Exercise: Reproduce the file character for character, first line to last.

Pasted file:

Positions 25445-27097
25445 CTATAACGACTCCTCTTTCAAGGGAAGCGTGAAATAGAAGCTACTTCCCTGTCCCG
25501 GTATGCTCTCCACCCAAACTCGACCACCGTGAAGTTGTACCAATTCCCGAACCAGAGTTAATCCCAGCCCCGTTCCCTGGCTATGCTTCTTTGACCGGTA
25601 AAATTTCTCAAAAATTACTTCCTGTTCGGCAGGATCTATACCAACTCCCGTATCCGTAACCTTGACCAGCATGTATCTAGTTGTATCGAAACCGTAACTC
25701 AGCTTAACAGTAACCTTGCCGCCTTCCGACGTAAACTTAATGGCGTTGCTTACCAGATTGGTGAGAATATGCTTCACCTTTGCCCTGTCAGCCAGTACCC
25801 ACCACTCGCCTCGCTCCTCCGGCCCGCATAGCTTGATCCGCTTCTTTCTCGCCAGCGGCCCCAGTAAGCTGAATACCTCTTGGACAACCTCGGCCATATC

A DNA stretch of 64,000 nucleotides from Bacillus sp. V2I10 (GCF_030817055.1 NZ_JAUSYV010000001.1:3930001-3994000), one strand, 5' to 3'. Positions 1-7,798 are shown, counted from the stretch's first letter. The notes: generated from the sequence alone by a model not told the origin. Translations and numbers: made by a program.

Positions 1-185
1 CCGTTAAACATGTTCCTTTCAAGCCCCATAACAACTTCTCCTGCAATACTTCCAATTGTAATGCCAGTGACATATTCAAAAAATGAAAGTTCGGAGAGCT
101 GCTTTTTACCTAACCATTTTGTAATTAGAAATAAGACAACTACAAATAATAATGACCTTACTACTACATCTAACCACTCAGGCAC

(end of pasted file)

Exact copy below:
Positions 25445-27097
25445 CTATAACGACTCCTCTTTCAAGGGAAGCGTGAAATAGAAGCTACTTCCCTGTCCCG
25501 GTATGCTCTCCACCCAAACTCGACCACCGTGAAGTTGTACCAATTCCCGAACCAGAGTTAATCCCAGCCCCGTTCCCTGGCTATGCTTCTTTGACCGGTA
25601 AAATTTCTCAAAAATTACTTCCTGTTCGGCAGGATCTATACCAACTCCCGTATCCGTAACCTTGACCAGCATGTATCTAGTTGTATCGAAACCGTAACTC
25701 AGCTTAACAGTAACCTTGCCGCCTTCCGACGTAAACTTAATGGCGTTGCTTACCAGATTGGTGAGAATATGCTTCACCTTTGCCCTGTCAGCCAGTACCC
25801 ACCACTCGCCTCGCTCCTCCGGCCCGCATAGCTTGATCCGCTTCTTTCTCGCCAGCGGCCCCAGTAAGCTGAATACCTCTTGGACAACCTCGGCCATATC

A DNA stretch of 64,000 nucleotides from Bacillus sp. V2I10 (GCF_030817055.1 NZ_JAUSYV010000001.1:3930001-3994000), one strand, 5' to 3'. Positions 1-7,798 are shown, counted from the stretch's first letter. The notes: generated from the sequence alone by a model not told the origin. Translations and numbers: made by a program.

Positions 1-185
1 CCGTTAAACATGTTCCTTTCAAGCCCCATAACAACTTCTCCTGCAATACTTCCAATTGTAATGCCAGTGACATATTCAAAAAATGAAAGTTCGGAGAGCT
101 GCTTTTTACCTAACCATTTTGTAATTAGAAATAAGACAACTACAAATAATAATGACCTTACTACTACATCTAACCACTCAGGCAC